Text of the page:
By Ola Attallah – Gaza
Political wrangling and divisions threaten to hijack the hajj dream of 2200 people in the Gaza Strip and prevent them from joining millions of fellow Muslims in making the spiritual journey.
"We are falling prey to political differences and divisions," said a tearful Suhaila Raafat, 46.
"We just want to perform hajj," she told IslamOnline.net.
Raafat joined hundreds of fellow would-be pilgrims who marched on Wednesday, November 20, to demand their hajj visas.
"Don’t deprive us of hajj" and "keep hajj from politics" they chanted, carrying pictures of Saudi King Abdullah bin Abdel Aziz and Egyptian President Hosni Mubarak.
The Hamas-led government in Gaza accuses the West Bank government of President Mahmoud Abbas of denying visas to Gaza pilgrims.
"Saudi Arabia and the West Bank government refuse to give us the password to process and register our pilgrims," Abdullah Abu-Garboua, the undersecretary of the Gaza Awqaf Ministry, told IOL.
He said every year a protocol is signed with the Saudi government determining the number of pilgrims and visa granting procedures.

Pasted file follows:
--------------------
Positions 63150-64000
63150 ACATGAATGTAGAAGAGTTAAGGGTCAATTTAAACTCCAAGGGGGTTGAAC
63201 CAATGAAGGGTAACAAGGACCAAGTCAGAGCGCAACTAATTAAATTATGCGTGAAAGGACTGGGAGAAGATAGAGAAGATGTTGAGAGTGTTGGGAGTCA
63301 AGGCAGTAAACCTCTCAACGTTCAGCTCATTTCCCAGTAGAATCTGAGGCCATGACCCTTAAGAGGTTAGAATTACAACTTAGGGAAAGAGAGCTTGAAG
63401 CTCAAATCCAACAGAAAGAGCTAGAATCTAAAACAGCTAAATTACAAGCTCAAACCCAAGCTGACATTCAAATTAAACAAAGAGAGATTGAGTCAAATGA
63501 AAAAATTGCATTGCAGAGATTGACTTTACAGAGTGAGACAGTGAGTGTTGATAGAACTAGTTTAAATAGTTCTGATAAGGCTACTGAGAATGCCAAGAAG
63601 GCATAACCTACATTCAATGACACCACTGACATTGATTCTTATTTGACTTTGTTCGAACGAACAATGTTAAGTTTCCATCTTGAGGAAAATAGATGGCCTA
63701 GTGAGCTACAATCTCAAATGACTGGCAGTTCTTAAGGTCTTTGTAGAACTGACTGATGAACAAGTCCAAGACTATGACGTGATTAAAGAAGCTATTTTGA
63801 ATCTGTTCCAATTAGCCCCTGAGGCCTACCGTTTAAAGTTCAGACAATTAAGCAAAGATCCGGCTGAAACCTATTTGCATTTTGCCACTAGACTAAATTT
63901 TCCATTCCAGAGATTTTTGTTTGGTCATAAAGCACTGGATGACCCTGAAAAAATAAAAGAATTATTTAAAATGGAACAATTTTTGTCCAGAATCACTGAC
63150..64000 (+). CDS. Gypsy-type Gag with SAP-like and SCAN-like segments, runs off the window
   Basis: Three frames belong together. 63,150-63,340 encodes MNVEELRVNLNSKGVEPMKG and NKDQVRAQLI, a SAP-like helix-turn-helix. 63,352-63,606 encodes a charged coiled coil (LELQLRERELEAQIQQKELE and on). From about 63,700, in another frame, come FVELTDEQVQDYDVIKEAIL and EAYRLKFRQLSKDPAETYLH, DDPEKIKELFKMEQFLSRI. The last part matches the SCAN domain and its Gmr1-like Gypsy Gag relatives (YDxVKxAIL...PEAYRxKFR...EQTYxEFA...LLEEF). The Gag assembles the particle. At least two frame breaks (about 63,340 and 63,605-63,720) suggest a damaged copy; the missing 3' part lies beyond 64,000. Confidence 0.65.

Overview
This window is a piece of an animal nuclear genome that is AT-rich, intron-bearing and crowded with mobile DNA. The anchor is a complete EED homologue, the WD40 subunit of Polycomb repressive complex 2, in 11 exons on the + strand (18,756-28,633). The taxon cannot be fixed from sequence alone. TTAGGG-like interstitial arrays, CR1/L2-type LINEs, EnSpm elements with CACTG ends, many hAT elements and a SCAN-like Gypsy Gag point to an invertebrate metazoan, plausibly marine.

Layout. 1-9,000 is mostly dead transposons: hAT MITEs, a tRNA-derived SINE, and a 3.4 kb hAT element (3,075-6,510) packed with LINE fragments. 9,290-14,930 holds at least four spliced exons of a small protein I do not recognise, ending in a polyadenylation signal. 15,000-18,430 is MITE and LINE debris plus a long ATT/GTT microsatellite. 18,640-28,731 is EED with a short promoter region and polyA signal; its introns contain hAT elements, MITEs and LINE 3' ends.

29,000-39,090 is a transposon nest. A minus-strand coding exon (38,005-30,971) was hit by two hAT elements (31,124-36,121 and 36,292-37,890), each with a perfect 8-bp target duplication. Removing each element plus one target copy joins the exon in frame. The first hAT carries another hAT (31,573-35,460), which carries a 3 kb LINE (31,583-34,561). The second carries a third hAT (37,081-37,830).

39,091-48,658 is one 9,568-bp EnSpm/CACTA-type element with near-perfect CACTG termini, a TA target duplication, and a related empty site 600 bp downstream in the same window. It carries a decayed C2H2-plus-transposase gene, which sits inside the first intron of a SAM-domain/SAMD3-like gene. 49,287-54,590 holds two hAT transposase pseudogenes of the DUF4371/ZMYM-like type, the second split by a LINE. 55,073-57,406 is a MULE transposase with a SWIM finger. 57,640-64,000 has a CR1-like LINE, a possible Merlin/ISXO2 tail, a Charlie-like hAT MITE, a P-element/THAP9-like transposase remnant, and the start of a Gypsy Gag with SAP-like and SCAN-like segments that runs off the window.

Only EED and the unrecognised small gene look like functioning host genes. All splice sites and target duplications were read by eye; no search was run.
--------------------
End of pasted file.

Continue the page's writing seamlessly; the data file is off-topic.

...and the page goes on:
"We were the party to sign the protocol in he past two year," recalls Abu-Garboua.
"But this year, the West Bank government signed the protocol and is refusing to give us the password to register the pilgrims, which is the same position of the Saudis."
The Gaza Strip and the West Bank are being governed by rival administrations loyal to Hamas and Fatah.
Tensions between the two groups have mounted since Hamas trounced once-dominant Fatah in the 2006 parliamentary elections.
The feud developed into street battles last year, leaving Gaza under Hamas and the West Bank under Fatah.
The Gaza government appealed to Saudi Arabia to intervene to resolve the stand-off.
"We hope to get the password to complete the registration procedures," said Abu-Garboua.
"We have already completed all preparations including transportation and accommodation for the pilgrims."
Awad Madkour, the head of Gaza travel agencies association, is hopeful King Abdullah would intervene.
"Hajj should not be linked to political differences between the West Bank and Gaza governments."
But many remain skeptical they would be able to perform hajj, one of the five pillars of Islam.
"Every morning, I go to the travel agency, but I hear the same answer ‘no news’," says Abu-Raed Felfel, 54.
"The problem is still unsolved and there is no hope in the horizon."
Every able-bodied adult Muslim — who can financially afford the trip — must perform hajj at least once in their lifetime.
"Don’t we suffer enough under the yoke of the occupation," fumes Saed Al-Sawafiri, a Palestinian elder.
"Who knows if I will be around next year if I do not form hajj this year."
– Ola Attallah is a correspondent for IslamOnline in Gaza. (Originally published in IslamOnline.net)